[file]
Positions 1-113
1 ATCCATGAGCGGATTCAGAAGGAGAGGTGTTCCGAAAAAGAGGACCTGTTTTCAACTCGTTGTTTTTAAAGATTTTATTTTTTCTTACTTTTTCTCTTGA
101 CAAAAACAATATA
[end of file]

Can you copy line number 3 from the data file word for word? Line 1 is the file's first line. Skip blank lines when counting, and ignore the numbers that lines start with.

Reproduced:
101 CAAAAACAATATA